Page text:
Giving nature a home’ can mean lots of things. Sometimes it means growing insect-friendly plants and flowers. Other times it’s about planting a tree or digging a pond. But in this case it is literally about providing somewhere for birds to call ‘home’.

It’s the time for romance...

National Nestbox Week runs from 14-21 February, and it’s the perfect time to put up a nestbox in time for the breeding season. If you do it now, it’s possible that your first feathered tenants could move in within weeks!

Why do birds need our help?

The populations of some of our most familiar garden birds - such as starlings and house sparrows - are in big trouble. One of the reasons is because our own homes no longer have the nooks and crannies where these birds can build a nest. This is where you step in.

How to give a family a home

We’ve got everything you need to know about building your own starling, sparrow or swift nestbox. Follow our step-by-step instructions and you can’t go wrong.

But don’t worry if you’re not much of a DIY fan – you can buy one ready-made from our shop. Our range also includes boxes to suit robins, wrens, tits, nuthatches, wrens, flycatchers, house martins, swallows and even owls and kestrels!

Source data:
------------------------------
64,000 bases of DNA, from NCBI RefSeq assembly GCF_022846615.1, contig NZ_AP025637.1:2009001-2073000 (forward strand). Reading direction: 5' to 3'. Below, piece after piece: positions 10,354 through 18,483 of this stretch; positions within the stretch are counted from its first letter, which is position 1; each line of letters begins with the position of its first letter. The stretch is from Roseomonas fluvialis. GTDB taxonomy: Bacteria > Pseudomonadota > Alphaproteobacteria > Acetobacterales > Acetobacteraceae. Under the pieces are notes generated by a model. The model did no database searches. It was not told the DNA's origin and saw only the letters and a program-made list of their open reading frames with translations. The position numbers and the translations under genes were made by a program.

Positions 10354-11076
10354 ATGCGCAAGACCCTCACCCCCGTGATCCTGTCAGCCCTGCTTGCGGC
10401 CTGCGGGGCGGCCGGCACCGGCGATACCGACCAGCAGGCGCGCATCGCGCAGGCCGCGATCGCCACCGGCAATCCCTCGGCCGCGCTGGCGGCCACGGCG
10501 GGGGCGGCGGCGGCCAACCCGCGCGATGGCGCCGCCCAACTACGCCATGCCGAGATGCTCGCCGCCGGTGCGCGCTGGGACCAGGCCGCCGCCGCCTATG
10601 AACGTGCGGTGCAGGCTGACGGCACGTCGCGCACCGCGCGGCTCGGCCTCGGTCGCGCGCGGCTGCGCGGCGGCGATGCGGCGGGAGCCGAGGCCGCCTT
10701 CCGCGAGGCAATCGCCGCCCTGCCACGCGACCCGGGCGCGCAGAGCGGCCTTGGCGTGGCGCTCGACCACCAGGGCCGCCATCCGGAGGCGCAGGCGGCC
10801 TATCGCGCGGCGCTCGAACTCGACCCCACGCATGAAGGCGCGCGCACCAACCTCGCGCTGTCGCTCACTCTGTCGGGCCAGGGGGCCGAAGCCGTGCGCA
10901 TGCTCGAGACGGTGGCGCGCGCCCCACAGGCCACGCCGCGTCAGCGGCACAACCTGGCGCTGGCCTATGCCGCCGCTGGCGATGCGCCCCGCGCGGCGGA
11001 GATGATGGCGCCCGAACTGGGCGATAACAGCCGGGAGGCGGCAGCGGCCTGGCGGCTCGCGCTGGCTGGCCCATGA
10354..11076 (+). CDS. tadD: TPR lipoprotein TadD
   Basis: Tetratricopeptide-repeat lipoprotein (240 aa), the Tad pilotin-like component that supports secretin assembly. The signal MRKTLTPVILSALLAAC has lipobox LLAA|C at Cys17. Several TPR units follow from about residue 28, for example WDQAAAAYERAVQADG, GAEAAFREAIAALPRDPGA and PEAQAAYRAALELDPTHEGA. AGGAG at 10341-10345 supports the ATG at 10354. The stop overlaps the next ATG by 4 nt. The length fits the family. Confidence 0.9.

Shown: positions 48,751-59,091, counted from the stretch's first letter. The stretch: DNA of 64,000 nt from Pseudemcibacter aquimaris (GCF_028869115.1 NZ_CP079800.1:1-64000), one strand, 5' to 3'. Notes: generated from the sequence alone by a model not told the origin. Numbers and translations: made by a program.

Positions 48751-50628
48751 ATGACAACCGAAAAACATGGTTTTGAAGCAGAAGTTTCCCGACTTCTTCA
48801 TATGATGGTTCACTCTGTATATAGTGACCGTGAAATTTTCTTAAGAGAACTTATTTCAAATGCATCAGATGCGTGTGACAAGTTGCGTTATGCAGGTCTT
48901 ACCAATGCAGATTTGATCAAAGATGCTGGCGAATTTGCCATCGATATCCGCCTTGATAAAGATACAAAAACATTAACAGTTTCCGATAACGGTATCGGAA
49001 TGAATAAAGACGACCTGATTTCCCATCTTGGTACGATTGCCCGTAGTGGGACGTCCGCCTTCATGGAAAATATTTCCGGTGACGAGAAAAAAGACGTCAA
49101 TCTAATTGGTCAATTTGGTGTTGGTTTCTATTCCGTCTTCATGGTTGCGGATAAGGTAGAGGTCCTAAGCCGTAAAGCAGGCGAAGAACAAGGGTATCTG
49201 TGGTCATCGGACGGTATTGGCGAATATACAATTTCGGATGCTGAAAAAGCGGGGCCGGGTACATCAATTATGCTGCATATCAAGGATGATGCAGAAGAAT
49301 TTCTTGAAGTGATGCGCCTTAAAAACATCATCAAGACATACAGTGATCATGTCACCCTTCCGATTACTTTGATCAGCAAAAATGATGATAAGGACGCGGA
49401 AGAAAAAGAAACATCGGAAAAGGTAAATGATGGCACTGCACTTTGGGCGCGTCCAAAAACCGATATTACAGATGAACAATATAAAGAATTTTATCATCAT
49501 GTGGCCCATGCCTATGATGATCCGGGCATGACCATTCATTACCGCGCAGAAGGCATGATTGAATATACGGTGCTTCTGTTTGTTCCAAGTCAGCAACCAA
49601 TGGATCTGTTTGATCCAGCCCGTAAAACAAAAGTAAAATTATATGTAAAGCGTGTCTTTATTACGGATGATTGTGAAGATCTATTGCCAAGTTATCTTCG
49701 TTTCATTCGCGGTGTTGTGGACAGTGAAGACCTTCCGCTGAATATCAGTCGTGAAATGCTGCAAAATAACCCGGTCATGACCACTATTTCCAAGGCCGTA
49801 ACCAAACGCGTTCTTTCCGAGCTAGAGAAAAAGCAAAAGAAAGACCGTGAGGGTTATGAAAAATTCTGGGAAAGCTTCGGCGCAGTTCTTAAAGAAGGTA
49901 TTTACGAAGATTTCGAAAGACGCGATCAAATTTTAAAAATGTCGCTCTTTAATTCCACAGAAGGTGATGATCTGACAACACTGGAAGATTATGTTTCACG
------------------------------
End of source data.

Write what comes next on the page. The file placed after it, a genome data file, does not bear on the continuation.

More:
You can also buy nestboxes with built-in cameras so you can watch what’s happening inside from the comfort of your sofa... the action will beat any TV soap hands-down.

Attracting a tenant

It helps to know which birds are around when you’re choosing a nestbox. To boost your success rate, watch to see who’s visiting your garden or local area.

But remember that not all birds nest in holes (and so will use nestboxes) - some, such as long-tailed tits, thrushes finches and dunnocks, prefer the shelter of a shrub or bush and build a beautiful creation from moss, grass, lichen and mud.

When does it all start?

Birds time their breeding season to closely match when food will be available for their chicks. Unseasonal weather can trigger some to make an early start, but many birds start nesting in March and April. 

Some species can rear more than one family per year: sparrows, robins and swallows can have up to three broods, but blue tits and starlings normally make only one attempt.

Young blue tits and great tits might have left the nest in May, while the last young swallows might be learning to fly into September!

Let us know if you put up a nestbox, and what happens!